In a move to boost iPhone sales, Apple will soon introduce a new recycling and trade-in program that will accept non-Apple smartphones, notably including Android and BlackBerry devices, in exchange for gift cards to be used toward the purchase of new iPhones. In continuing to court Android switchers, Apple will use a similar system to the one it uses to repurchase iPhones, whereby Apple Retail Store employees determine trade-in values for devices by considering their cosmetic and functional condition, according to multiple sources…
According to the latest numbers from IDC, Xiaomi—the rising star of the smartphone industry—has managed to pass up Samsung in China. In 2013, Xiaomi trailed Samsung’s almost 19% market share by a solid 13 percentage points (at just 5.3%), and was only the 5th largest maker of smartphones in China. Things changed in 2014. Last year, Xiaomi finished off with 12.5% of the market, almost a half-point more than Samsung at 12.1%, taking the top spot and passing not just Samsung, but Lenovo, Huawei, and Coolpad as well.
Interestingly, though, the latest numbers also show that Apple’s launch of the iPhone 6 and 6 Plus contributed to a decent size dent in both Samsung and Xiaomi’s market footprint in Q4 of last year. Read more
T-Mobile often rolls out “Un-carrier” initiatives that intend to challenge its competitors (which sometimes get copied), and John Legere’s latest announcement for the company is no different. The T-Mobile CEO shared today that the carrier soon start offering the same financing options to customers with weak credit as it provides for well qualified customers. The program is called Smartphone Equality, and here’s how it works… Read more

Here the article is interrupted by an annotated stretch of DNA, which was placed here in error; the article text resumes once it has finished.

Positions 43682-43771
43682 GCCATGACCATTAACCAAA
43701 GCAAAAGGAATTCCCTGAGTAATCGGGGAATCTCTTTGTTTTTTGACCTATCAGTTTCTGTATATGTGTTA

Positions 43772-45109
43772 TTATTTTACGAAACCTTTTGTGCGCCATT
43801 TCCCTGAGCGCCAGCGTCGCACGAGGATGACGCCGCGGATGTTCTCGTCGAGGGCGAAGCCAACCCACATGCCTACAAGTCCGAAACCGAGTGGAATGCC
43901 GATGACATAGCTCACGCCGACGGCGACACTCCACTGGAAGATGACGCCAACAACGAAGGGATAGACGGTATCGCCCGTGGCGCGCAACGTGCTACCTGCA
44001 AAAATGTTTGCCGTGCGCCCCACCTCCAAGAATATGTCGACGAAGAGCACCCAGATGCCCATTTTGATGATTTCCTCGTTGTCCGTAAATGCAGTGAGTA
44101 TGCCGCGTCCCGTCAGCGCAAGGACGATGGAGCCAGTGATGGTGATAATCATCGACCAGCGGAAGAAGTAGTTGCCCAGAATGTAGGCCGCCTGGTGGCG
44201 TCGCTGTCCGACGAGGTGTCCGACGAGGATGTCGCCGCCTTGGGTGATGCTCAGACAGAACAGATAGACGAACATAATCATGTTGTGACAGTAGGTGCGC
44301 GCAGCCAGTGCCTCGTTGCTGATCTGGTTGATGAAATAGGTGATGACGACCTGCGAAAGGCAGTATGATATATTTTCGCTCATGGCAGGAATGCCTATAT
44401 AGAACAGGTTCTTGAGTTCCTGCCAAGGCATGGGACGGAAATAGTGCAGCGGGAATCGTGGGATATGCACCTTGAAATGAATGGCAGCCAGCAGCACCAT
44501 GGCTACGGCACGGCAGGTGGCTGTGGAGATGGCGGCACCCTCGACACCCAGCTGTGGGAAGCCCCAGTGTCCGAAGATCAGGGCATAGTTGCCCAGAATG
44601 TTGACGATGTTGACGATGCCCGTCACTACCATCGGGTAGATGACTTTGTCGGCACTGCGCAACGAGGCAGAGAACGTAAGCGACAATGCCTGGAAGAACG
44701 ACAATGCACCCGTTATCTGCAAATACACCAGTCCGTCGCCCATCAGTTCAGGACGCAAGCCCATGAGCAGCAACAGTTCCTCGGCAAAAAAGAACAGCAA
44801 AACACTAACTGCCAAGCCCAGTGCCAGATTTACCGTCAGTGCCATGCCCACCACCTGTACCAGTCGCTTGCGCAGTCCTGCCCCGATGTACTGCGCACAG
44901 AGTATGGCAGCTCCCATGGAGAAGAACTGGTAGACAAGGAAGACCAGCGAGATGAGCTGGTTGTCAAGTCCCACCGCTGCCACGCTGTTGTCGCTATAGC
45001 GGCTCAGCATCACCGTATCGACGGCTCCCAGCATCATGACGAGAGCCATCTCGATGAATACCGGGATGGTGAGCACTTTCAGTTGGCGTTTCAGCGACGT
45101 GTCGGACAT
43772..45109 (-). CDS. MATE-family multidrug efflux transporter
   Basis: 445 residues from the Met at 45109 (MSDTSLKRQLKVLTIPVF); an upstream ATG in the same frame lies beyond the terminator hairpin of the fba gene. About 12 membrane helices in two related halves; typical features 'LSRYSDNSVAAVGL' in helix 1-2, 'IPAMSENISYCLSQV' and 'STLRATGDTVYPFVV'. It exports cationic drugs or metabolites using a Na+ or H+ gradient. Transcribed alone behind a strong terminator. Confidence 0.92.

Following releasing its second quarter data for tablet shipments worldwide, IDC today released its Q2 2014 report for smartphone shipments during the three month period that ended in June. The numbers line up with Apple’s fiscal Q3 earnings call that took place earlier this month where the company reported iPhone sales of 35.1 million units for the quarter. With 295.3 million units shipped total during Q2, and consumers anticipating a new iPhone this fall, IDC notes that both Samsung and Apple lost share to the smaller Chinese manufacturers: Read more
Japanese paper Nikkei has published a new report on their website comparing the mockups of the iPhone 6 to their supply chain sources. As translated by GforGames, the report says that while the mockups offer a good estimate of the final design, some key details are omitted.
Many of the things claimed in the report are obvious discrepancies, like button misalignment, but the report hones in on the antenna design (which has been critiqued by some readers) specifically. It says that the final iPhone 6 may not feature the ‘stripes’ at all, claiming that these simply mark out an area for glass materials to replace the aluminium frame, just like the iPhone 5s. Another possibility is that the stripe appearance is still present, but the stripes will be made out of attractive highly-polished glass.